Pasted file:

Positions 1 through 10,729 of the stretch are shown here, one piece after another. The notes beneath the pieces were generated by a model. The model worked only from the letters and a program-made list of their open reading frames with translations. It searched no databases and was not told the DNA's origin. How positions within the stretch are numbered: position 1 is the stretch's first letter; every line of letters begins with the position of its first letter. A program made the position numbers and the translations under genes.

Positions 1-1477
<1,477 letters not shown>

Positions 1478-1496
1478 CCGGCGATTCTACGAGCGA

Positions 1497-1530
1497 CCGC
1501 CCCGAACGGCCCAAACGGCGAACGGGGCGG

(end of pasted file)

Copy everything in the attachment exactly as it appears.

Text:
Positions 1 through 10,729 of the stretch are shown here, one piece after another. The notes beneath the pieces were generated by a model. The model worked only from the letters and a program-made list of their open reading frames with translations. It searched no databases and was not told the DNA's origin. How positions within the stretch are numbered: position 1 is the stretch's first letter; every line of letters begins with the position of its first letter. A program made the position numbers and the translations under genes.

Positions 1-1477
<1,477 letters not shown>

Positions 1478-1496
1478 CCGGCGATTCTACGAGCGA

Positions 1497-1530
1497 CCGC
1501 CCCGAACGGCCCAAACGGCGAACGGGGCGG